When switching from a minimal deployment to an allinone it is advised to run that command beforehand to avoid some side effects during functional tests.

Functional tests

The functional scenario extends the deploy scenario by:

  • Provisioning random data (Git repos, reviews, stories, …)
  • Get a backup
  • Run health-check playbooks (see sf-ci/health-check/)
  • Run functional tests (see sf-ci/tests/functional/)
  • Check firefose events
  • Erase data (sfconfig –erase)
  • Recover the data from the backup (sfconfig –recover)
  • Check that provisioned data have been recovered
./ functional allinone

Note that you can use LOCAL_REPO_PATH to include your changes.

This scenario completes in about 60 minutes.

Upgrade test

The upgrade scenario simulates an upgrade from the last released version of Software Factory to the current development version.

The scenario runs like this:

  • Install and deploy the latest release of Software Factory
  • Provision data
  • Upgrade the instance to the current development version
  • Check the provisioned data
  • Run heath-check playbooks
  • Run functional tests
./ upgrade allinone

Note that you can use LOCAL_REPO_PATH to include your changes.

This scenario completes in about 60 minutes.

Functional tests

After having deployed Software Factory using sf-ci, run:

sudo ./scripts/ nosetests -sv tests/functional/

Most tests can be executed without the script but some of them require to be wrapped inside a network namespace to simulate external remote access to the Software Factory gateway.


  • you can use file globs to select specific tests: […]/tests/functional/*zuul*
  • -s enables using ‘import pdb; pdb.set_trace()’ within a test
  • Within a test insert ‘from import set_trace; set_trace()’ to add a breakpoint in nosetests
  • –no-byte-compile makes sure no .pyc are run

Health-check playbooks

After having deployed Software Factory using sf-ci, run:

sudo ansible-playbook health-check/sf-health-check.yaml

The health-check playbooks complete the functional tests coverage by testing:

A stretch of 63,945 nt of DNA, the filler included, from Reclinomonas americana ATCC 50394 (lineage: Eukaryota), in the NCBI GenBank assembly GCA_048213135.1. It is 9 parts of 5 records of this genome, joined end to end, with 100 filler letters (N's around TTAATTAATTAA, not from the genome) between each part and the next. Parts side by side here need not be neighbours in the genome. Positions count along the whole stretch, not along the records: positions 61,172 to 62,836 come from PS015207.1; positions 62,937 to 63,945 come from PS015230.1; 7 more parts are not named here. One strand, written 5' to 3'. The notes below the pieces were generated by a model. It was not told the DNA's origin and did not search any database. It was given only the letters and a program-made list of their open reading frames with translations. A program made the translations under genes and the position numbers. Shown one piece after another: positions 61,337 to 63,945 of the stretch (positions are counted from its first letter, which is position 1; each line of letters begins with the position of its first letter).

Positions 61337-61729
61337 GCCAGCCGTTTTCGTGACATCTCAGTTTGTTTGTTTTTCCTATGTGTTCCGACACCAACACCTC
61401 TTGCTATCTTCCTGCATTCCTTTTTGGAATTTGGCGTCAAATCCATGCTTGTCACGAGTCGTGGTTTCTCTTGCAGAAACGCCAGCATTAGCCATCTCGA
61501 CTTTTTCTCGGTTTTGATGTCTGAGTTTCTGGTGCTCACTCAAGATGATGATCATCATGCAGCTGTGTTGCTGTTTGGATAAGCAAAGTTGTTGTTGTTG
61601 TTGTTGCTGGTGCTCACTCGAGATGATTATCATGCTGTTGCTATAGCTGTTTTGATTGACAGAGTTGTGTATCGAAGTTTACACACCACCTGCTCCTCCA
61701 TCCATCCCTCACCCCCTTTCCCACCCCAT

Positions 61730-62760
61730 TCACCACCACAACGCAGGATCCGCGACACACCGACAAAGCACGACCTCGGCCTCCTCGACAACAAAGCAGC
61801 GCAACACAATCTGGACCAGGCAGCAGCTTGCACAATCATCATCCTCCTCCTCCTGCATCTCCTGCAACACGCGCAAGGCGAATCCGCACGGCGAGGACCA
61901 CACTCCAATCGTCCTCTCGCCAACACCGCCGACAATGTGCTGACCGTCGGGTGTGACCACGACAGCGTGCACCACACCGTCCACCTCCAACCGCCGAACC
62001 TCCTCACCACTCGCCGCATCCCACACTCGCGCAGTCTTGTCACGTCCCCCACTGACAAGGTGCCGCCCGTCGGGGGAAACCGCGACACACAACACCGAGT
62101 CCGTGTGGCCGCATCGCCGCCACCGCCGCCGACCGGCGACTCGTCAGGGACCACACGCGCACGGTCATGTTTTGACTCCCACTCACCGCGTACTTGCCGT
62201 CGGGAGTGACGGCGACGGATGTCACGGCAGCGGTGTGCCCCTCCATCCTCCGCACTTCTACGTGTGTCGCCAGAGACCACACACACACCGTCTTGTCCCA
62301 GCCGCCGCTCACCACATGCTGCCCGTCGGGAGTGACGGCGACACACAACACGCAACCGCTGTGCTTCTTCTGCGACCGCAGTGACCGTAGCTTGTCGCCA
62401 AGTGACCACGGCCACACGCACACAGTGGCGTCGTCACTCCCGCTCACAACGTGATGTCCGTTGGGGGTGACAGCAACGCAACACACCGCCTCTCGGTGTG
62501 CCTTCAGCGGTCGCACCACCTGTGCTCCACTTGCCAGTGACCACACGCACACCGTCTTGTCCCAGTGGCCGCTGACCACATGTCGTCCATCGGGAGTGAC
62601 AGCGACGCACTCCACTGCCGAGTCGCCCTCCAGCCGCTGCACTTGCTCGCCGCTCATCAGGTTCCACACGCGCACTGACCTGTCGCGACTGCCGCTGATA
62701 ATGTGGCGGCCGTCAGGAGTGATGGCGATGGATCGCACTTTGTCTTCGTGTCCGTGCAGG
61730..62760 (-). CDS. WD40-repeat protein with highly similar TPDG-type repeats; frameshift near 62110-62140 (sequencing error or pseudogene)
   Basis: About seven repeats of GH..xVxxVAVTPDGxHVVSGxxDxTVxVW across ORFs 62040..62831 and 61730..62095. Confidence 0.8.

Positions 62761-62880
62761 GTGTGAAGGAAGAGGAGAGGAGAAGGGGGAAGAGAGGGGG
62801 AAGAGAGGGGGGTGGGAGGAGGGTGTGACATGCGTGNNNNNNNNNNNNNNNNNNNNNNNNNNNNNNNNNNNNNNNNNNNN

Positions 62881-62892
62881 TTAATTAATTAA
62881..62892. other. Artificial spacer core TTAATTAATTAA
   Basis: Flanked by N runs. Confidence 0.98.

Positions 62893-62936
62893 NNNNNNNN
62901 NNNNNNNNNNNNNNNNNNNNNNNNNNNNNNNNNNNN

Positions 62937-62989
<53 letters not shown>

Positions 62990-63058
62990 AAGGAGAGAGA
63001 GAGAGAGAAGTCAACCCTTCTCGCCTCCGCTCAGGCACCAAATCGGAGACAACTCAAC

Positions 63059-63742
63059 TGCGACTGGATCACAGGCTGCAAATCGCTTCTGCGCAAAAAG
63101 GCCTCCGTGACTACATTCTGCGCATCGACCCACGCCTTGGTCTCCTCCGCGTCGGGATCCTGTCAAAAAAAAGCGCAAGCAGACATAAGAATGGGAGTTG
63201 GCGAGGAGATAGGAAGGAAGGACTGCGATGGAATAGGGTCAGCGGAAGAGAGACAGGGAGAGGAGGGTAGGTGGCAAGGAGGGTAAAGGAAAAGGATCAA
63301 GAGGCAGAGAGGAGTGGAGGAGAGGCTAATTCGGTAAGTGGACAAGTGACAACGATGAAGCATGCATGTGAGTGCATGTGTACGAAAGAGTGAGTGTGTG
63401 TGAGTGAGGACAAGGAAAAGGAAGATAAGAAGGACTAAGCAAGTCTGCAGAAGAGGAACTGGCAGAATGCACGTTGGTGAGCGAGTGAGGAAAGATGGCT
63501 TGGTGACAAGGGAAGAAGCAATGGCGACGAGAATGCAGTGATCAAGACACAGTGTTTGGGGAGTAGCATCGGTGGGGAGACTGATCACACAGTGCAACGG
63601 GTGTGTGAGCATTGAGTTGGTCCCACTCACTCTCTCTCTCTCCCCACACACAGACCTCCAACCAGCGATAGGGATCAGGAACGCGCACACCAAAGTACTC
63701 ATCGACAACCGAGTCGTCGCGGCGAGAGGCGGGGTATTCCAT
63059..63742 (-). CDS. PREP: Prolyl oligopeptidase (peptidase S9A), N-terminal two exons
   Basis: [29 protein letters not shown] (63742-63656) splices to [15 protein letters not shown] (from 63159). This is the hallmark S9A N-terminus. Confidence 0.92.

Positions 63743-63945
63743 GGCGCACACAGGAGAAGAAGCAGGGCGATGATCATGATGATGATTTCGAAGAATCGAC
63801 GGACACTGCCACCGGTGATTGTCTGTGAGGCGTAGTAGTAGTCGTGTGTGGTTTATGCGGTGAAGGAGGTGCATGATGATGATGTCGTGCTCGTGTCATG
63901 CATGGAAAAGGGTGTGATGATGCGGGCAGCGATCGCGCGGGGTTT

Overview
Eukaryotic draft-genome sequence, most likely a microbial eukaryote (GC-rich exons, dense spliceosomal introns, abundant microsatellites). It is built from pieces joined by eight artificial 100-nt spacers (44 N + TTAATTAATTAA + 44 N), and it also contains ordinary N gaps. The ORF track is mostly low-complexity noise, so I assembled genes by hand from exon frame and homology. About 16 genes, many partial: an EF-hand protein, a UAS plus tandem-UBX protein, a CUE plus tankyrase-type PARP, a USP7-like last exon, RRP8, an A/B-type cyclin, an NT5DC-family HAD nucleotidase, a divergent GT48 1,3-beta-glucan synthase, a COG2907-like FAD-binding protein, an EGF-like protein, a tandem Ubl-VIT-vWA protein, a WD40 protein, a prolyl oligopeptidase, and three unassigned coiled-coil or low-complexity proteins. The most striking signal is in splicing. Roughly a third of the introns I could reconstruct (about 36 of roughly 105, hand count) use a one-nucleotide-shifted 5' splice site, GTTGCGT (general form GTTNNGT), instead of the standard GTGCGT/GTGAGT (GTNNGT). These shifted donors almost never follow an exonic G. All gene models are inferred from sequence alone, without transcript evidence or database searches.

• Zuul
  • Gerritbot

Testinfra validation

After having deployed Software Factory using sf-ci, run:

sudo testinfra /usr/share/sf-config/testinfra

The testinfra checks are simple smoke tests validating Software Factory’s services are up and running.

Configuration script

After having deployed Software Factory using sf-ci, run:

sudo sfconfig

Using ARA to inspect SF playbooks runs


ARA provides a web interface to inspect Ansible playbook runs like the health-check tests. Using it during development is a good idea. Here are the steps to install it:

sudo yum install
sudo yum install ara
sudo yum remove sf-release-2.6.0

If you already installed the sf-release package (will be the case if sf-ci script ran before) then you might need to run yum downgrade instead.

Prepare the environment variables for ARA

The script handles that for you but in case you want to run commands directly without this script, you must export the following variables to configure ARA callbacks in Ansible:

export ara_location=$(python -c "import os,ara; print(os.path.dirname(ara.__file__))")
export ANSIBLE_CALLBACK_PLUGINS=$ara_location/plugins/callbacks
export ANSIBLE_ACTION_PLUGINS=$ara_location/plugins/actions
export ANSIBLE_LIBRARY=$ara_location/plugins/modules

User Interface

ara-manage runserver -h -p 55666

Then connect to

Software Factory CI

Changes submitted to Software Factory’s repositories will be tested on the Software Factory upstream CI by building the following jobs:

  • sf-rpm-build (build RPMs if needed by the change)
  • sf-ci-functional-minimal ( functional minimal)
  • sf-ci-upgrade-minimal ( upgrade minimal)
  • sf-ci-functional-allinone ( functional allinone)
  • sf-ci-upgrade-allinone ( upgrade allinone)

The Software Factory upstream CI is based on sf-ci too, so the outcome of the upstream tests should reflect accurately the results of the tests you would run locally.

How to contribute

Submit a change

git-review -s # only relevant the first time to init the git remote
git checkout -b"my-branch"
# Hack the code, create a commit on top of HEAD ! and ...
git review # Summit your proposal on

Your patch will be listed on the reviews dashboard at . Automatic tests are run against it and the CI will report results on your patch’s summary page. You can also check to check where your patch is in the pipelines.

Note that Software Factory is developed using Software Factory. That means that you can contribute to Software Factory in the same way you would contribute to any other project hosted on an instance: Contribute to a project on SF.